It happened eighty years ago. Lou Gehrig, the “Iron Horse” New York Yankees first baseman, who played seventeen seasons from 1923 to 1939 in a then record 2,130 consecutive games said goodbye to the game he loved.
Gehrig’s farewell speech given on July 4, 1939, at Yankee Stadium is considered the most famous speech in baseball history. It came just after he had been diagnosed with amyotrophic lateral sclerosis (ALS), a progressive, fatal, neurogenerative disease that affects an estimated 20,000 Americans every year, according to the ALS Association.
His streak lasted nearly sixty years until 1995 when it was surpassed by Baltimore SS Cal Ripken Jr. Gehrig had a lifetime batting average of .340 and won the Triple Crown in 1934. The Yankees won the World Series six times during his career.
More than 62,000 baseball fans witnessed Gehrig give his farewell speech.
"Fans, for the past two weeks you have been reading about the bad break I got. Yet today I consider myself the luckiest man on the face of this earth. I have been in ballparks for seventeen years and have never received anything but kindness and encouragement from you fans.”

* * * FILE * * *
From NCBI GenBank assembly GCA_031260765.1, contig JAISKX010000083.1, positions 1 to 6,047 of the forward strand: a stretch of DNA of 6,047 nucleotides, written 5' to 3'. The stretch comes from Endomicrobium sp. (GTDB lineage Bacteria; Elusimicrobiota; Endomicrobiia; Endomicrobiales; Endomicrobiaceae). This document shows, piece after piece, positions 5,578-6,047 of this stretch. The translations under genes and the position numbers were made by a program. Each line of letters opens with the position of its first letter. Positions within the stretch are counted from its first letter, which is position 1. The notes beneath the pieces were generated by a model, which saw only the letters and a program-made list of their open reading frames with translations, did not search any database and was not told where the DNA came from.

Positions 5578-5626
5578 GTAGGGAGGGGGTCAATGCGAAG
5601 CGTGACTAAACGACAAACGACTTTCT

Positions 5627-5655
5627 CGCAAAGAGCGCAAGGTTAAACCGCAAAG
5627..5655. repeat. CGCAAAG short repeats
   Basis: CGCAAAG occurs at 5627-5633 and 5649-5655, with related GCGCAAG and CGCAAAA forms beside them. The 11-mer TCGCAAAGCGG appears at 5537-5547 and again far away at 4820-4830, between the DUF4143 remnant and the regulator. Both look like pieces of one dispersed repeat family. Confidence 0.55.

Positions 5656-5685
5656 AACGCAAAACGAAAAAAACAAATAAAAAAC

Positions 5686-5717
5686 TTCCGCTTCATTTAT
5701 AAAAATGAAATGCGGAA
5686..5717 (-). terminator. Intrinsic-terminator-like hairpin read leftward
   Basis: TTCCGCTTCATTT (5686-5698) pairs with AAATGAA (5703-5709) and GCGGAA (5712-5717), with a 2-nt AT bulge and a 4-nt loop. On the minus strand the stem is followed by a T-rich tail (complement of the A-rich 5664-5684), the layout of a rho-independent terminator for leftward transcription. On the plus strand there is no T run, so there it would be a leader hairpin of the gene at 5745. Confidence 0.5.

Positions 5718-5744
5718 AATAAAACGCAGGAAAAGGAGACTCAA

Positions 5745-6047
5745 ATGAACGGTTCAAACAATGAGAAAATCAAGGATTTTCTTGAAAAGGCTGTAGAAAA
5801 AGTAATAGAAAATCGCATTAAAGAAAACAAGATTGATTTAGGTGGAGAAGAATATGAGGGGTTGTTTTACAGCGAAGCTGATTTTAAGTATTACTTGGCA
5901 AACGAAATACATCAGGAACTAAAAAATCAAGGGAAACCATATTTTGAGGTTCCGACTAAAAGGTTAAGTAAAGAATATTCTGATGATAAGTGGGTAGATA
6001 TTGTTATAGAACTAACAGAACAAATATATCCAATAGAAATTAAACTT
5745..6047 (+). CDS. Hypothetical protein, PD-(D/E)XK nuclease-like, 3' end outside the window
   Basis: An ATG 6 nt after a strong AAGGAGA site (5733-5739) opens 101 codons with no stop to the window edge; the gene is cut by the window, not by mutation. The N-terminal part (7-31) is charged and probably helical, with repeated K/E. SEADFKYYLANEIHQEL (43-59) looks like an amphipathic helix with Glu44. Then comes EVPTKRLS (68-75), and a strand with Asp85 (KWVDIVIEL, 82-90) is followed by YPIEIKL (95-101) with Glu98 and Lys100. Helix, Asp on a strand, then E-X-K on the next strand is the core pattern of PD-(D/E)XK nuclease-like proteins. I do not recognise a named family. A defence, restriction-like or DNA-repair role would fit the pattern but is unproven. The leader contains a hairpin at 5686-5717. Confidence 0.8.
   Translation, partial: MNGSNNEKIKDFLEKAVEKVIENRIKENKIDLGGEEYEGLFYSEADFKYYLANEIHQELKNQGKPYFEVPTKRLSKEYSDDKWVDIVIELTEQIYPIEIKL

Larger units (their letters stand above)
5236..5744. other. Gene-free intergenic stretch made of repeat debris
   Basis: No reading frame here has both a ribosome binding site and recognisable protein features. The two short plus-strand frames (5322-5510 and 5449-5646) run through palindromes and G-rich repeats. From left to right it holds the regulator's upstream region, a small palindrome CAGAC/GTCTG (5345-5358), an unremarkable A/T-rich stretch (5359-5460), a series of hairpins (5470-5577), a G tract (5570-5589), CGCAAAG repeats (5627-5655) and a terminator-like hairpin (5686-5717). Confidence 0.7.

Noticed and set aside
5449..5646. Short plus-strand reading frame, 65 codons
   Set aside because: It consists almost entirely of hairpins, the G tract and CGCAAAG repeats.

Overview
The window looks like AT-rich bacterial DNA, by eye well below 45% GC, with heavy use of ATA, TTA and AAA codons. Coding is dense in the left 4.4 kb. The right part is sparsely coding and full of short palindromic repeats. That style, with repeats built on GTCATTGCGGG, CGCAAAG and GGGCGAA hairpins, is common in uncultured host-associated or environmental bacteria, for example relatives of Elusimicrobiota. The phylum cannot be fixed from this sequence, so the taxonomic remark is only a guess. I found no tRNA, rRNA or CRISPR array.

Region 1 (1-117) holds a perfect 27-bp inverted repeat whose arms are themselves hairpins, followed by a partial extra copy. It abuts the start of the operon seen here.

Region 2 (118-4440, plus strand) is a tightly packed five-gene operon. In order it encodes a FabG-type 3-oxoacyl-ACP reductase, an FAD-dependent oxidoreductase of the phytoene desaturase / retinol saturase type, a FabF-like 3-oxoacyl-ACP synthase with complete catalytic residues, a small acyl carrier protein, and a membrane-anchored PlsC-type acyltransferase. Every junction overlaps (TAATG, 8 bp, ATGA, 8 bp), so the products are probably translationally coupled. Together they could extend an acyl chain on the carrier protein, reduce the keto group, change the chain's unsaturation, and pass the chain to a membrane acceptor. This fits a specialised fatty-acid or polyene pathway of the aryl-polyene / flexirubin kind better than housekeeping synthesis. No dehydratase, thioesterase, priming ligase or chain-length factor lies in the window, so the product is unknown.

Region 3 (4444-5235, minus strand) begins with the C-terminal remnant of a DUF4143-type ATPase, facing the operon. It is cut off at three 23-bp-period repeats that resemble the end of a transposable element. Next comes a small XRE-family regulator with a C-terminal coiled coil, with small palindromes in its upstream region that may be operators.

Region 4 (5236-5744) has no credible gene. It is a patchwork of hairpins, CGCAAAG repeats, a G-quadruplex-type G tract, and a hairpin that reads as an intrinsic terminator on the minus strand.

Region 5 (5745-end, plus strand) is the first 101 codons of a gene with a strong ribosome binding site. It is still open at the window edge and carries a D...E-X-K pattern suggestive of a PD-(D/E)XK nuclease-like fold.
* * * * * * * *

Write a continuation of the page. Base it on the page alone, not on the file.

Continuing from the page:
On June 2, 1941 Gehrig passed away at his home. Upon hearing the news, fellow Yankee great Babe Ruth and his wife Claire went to the Gehrig house to console Gehrig’s wife Eleanor. Mayor La Guardia ordered flags in New York to be flown at half-staff, and major-league ballparks around the nation did likewise.
A couple little known facts about Gehrig that are indeed interesting; He was the first MLB player to have his number retired. He was the first ever athlete to appear on a box of Wheaties. He is the only player to collect 400 total bases in five seasons. He scored the game-winning run in eight World Series games. As a man he was strong willed and humble at the same time. As a ballplayer he is one of the ones that will be remembered, and that streak of immortality is unbreakable.